Building Pyramids

Matt Polnik's blog

Linux Productivity Tricks and Tips


This article is a the collection of Linux customizations and productivity tricks. Instead of looking for relevant commands in my memory and in the internet every time I need them I decided to organize them here. I hope you will find them useful too.

The command line examples presented below were tested on Debian Jessie. They should be portable to Ubuntu and other Linux environments from Debian family.

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Disable sudo password question

How many times have you been asked your sudo password? Such question in this context does not considerably improve security of your system. You have already managed to login and you just have issued a command, so are staying active.

The sudo securicy policy plugin is configured using the sudoers configuration file, stored by default in the /etc/sudoers location.

The sudoers file must be edited by the visudo command executed as root.

sudo visudo

Add the following rule with your username to the sudoers file. After the successful update the user will be allowed to run any command as anyone without beging prompted for a password.


See the sudoers man pages to learn more about the sudo security policy plugin and configuration options available through the sudoers file.

man sudoers

Setup the SSH agent

Another workflow that often requires a password is accessing protected resources such as private Git repositories. Fortunately, service providers like GitHub or BitBucket support secure shell (SSH), a viable alternative that simplifies authentication process.

This tip explains how to add your SSH identity to the SSH agent automatically every time you open to the Bash shell and release it as soon as your session expires.

If you are new to SSH I strongly encourage you to read an excellent article An Illustrated Guide to SSH Agent Frowarding which explains principles behind secure shell that later will help you efficiently troubleshoot problems and avoid common pitfalls that breach security of your system.

This section assumes that you have already a SSH key pair: id_rsa and saved in ~/.ssh directory. If you have not generate it yet see the the GitHub tutorial which explains how to create a new SSH key pair.

Firstly, start the SSH agent and register your identity by adding the following snippet to the .bashrc file.

if [ -z "$SSH_AUTH_SOCK" ] ; then
    eval `ssh-agent`

Secondly, append the command below to the .bash_logout file. It kills the SSH agent associated with your terminal session as soon as you close it.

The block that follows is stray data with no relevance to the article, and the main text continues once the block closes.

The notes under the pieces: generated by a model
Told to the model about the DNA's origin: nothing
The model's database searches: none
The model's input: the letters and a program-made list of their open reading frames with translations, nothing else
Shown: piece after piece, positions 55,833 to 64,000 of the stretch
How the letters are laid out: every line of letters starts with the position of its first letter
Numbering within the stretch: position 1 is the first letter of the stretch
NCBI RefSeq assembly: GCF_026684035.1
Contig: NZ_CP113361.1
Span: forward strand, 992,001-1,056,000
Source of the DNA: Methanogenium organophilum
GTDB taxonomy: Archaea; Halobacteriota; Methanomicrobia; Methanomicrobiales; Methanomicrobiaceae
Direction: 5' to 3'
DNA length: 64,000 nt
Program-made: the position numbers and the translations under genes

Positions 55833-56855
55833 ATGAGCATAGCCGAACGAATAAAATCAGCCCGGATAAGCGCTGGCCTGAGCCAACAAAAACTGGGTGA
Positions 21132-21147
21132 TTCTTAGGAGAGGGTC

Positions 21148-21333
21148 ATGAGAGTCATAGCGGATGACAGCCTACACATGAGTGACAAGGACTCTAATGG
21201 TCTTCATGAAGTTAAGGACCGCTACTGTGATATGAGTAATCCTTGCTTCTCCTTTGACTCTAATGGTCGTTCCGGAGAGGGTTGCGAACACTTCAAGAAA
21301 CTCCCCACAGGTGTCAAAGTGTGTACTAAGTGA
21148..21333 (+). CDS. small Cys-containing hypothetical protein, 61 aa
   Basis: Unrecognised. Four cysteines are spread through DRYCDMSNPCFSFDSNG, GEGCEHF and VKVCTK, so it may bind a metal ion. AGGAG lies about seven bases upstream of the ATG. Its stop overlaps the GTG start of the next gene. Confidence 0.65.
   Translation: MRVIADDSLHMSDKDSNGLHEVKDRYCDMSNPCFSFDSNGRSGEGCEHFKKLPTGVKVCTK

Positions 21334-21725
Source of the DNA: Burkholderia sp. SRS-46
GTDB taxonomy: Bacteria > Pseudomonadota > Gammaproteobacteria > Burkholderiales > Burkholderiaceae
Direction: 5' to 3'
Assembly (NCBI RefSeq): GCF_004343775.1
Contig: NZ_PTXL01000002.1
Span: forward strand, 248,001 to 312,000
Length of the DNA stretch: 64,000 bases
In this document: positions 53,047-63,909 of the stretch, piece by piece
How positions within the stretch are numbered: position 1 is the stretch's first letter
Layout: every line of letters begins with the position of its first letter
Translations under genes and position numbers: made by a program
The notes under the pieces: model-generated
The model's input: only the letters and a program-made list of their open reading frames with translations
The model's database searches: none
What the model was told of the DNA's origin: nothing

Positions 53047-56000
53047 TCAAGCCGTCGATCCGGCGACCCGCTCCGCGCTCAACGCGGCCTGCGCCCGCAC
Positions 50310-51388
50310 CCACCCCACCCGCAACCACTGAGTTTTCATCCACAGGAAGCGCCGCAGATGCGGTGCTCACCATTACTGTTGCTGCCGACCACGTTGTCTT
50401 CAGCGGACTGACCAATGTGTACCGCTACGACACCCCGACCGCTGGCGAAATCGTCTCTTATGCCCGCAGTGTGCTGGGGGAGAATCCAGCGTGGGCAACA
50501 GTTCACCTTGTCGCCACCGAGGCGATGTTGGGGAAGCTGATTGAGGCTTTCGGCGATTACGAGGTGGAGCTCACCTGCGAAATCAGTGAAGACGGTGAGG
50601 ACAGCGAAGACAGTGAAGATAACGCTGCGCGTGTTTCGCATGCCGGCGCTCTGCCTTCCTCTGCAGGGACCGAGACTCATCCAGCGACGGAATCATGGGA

Finally, register the SSH public key in your service provider. It requires you to add the public SSH key fingerprint in your account.

Use the following command to print your public SSH fingerprint and refer to your service provider instructions where it should be saved.

ssh-keygen -lf ~/.ssh/

Enable autologin

This tip assumes your computer cannot be accessed by unauthorized person. You may consider it for your home PC. Applying it on an office workstation is certainly looking for trouble.

Automatic login is tightly coupled to your virtual desktop environment. The example below applies to Gnome 3. Other environments follow similar pattern, but use different locations for configuration files.

Open Gnome Desktop Manager (GDM) configuration file and enable automatic login for your username.

sudo vim /etc/gdm3/daemon.conf
# GDM configuration storage
# See /usr/share/gdm/gdm.schemas for a list of available options.

# Enabling automatic login
AutomaticLoginEnable = true
AutomaticLogin = username

Adjust dynamic scaling factor of CPU

It is unlikely that you are utilizing your CPU at full speed without changing default settings. Most common CPU power schemes are set to run at less-than-maximum frequency to conserve power and keep your fan silent. It is considered that this policy also increases hardware lifetime, though the actual savings are difficult to quantify.

If you are running CPU intensive calculations on your PC and want results as soon as possible adjusting effective CPU frequency temporarily should not hurt.

Firstly, try to asses if increasing CPU frequency makes sense in your context. If your calculation is IO intensive or the CPU is a few generations behind the game may not be worth the candle.